On the pitch: Adam Jones
On the bench: Cole
On the plane: Murray
On standby: Ross
On the beach: Cross

Second row
There are no standout locks this year. It's very competitive with at least seven players challenging for a place in the squad. Paul O'Connell is still the outstanding northern hemisphere second row forward of his generation and will surely travel if fit; if he's up to anything near 100% he will start. Perhaps I'm biased but I'd put him alongside his Munster colleague Donnacha Ryan. Joe Launchbury is good enough to go and Geoff Parling has also had a good championship. Of the Scots, Jim Hamilton is the form player and it would not be a surprise to see him travel, but Richie Gray's star is waning and he may miss out.
On the pitch: Ryan, O'Connell
On the bench: Launchbury
On the plane: Parling, Alun Wyn Jones
On standby: Hamilton, Gray
On the beach: Lawes, Hines, Charteris, McCarthy, O'Callaghan, Evans

Blind-side flanker
We have loads of superb options in the back row although most of them are flankers/all-rounders rather than No 8 specialists. Ryan Jones, if he stays fit, travels, as does Kelly Brown who is in excellent form; Dan Lydiate also deserves a place based on 2012 form alone. However, for the starting XI for the first Test I suspect Warren Gatland may try to include both Chris Robshaw and Sam Warburton in the XV, which might well see Robshaw starting at 6.
On the pitch: (Robshaw)
On the bench: Ryan Jones
On the plane: Lydiate, Kelly Brown
On standby: O'Mahony, Denton
On the beach: Croft, Haskell, Ferris

Open-side flanker
Justin Tipuric is the name on everyone's lips following his demolition of England and he may be one of the late movers to grab a place in the squad. Even so, I suspect Warburton and Robshaw have the starting 7 spot sewn up between them. The Irish back row have been so-so of late, so Peter O'Mahony just misses out (his time will come) but Sean O'Brien's versatility may earn him a place in the midweek team - he had a busy 6 Nations and sits proudly near the top of most of the stats tables.
On the pitch: Robshaw, Warburton
On the bench:
On the plane: O'Brien, Tipuric
On standby:
On the beach:

Number 8
Toby Faletau has had a great 6 Nations and will surely start. Of the others, I rather suspect that Jamie Heaslip may have played his way out of contention in a competitive back row. Ryan Jones, Sean O'Brien and Kelly Brown can all play at number 8 (Jones and Brown are possible starting options) and surely they are all ahead of Heaslip in the pecking order. It's a shame for the Irish captain, but unless he puts in a monster display for Leinster in the Amlin, he'll be staying at home.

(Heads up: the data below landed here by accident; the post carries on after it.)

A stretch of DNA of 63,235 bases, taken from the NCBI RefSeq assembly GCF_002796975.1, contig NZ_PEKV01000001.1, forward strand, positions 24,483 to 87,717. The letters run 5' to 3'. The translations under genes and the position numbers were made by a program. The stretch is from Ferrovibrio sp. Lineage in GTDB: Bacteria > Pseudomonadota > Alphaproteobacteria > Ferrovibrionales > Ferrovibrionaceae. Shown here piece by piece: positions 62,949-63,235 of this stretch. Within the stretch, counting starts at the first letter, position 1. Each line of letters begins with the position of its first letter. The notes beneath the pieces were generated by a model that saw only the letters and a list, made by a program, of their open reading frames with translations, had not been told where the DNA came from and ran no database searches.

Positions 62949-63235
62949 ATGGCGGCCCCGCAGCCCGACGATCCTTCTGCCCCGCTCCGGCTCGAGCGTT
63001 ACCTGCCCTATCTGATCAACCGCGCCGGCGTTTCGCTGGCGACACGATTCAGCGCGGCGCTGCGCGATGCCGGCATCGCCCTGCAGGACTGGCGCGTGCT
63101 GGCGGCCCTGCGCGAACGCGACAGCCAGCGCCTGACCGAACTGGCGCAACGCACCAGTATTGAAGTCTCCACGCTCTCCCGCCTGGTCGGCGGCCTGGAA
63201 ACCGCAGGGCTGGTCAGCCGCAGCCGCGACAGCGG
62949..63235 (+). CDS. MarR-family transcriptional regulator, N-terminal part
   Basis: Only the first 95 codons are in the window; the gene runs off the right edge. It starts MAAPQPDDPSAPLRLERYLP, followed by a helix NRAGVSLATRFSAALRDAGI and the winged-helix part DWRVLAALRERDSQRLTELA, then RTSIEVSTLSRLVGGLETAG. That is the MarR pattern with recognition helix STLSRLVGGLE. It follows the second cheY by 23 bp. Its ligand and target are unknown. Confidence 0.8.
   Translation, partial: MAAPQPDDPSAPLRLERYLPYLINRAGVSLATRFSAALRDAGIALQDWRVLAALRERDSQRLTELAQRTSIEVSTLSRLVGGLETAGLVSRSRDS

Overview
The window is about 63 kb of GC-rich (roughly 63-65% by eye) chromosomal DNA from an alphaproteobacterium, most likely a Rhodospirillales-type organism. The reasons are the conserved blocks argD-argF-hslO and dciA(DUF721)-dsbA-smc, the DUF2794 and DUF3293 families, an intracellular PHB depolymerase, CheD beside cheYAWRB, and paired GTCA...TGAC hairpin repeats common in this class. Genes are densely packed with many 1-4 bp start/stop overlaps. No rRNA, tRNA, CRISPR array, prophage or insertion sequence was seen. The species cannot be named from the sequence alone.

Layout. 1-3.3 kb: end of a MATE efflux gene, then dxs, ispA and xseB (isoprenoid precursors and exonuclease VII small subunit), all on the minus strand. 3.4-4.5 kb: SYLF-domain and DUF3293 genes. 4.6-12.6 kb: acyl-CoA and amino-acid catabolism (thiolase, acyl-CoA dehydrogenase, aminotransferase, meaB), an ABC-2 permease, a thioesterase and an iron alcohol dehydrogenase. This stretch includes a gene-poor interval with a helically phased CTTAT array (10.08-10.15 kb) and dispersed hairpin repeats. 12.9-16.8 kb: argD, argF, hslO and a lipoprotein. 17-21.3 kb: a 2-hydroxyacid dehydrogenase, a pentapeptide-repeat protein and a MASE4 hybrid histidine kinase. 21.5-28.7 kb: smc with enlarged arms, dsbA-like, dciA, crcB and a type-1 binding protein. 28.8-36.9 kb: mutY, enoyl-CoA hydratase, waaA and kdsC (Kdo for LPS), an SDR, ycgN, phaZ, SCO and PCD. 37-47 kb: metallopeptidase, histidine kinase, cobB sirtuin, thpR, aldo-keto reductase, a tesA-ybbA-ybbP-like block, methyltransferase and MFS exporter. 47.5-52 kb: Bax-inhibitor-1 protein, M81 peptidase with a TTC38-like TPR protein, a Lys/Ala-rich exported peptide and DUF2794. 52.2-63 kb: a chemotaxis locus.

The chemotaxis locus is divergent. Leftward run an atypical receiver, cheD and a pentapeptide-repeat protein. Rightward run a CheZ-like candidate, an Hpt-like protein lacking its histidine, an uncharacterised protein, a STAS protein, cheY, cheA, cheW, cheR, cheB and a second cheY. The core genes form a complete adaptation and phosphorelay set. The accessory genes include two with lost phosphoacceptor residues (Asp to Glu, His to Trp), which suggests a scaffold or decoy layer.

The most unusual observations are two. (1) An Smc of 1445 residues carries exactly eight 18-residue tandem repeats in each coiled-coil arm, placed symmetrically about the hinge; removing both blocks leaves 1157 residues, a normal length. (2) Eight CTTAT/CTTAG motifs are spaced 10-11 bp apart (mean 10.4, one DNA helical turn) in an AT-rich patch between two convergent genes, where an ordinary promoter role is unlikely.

On the pitch: Faletau
On the bench:
On the plane:
On standby: Heaslip, Wood
On the beach: Easter, Beattie, Morgan

Scrum half
Another position of strength with four excellent options - one will have to miss out. It'll be a shame for whoever doesn't travel. My slight preference would be for the exciting Ben Youngs to start - his ball supply is quick and inventive - although Phillips will likely start. Greig Laidlaw and Conor Murray have both been in excellent form in the 6 Nations and either could go. Danny Care has no chance of making the squad.
On the pitch: Ben Youngs
On the bench: Laidlaw
On the plane: Phillips
On standby: Conor Murray
On the beach: Care

I must admit to being very, very impressed with England's young half-back combination and I would love to see a Youngs-Farrell combination. It works for England who always look like they have the potential to score tries even if the execution lets them down in midfield (especially with the rather lumpen Brad Barritt). Jonny Sexton obviously goes as well and he is, in truth, the more likely starter. Those two are miles ahead of anyone else; I'm not convinced Dan Biggar has done enough to earn a place on the plane, so Toby Flood may go, although there's always the chance that someone like Wilkinson could end up touring. Or is there a possibility of using Laidlaw as an alternative 10 and leaving Flood/Biggar behind to save a space?
On the pitch: Farrell
On the bench: Sexton
On the plane: Flood (or Laidlaw)
On standby: Biggar
On the beach: Wilkinson, Weir, Ruaridh Jackson, Paddy Jackson, O'Gara

Inside centre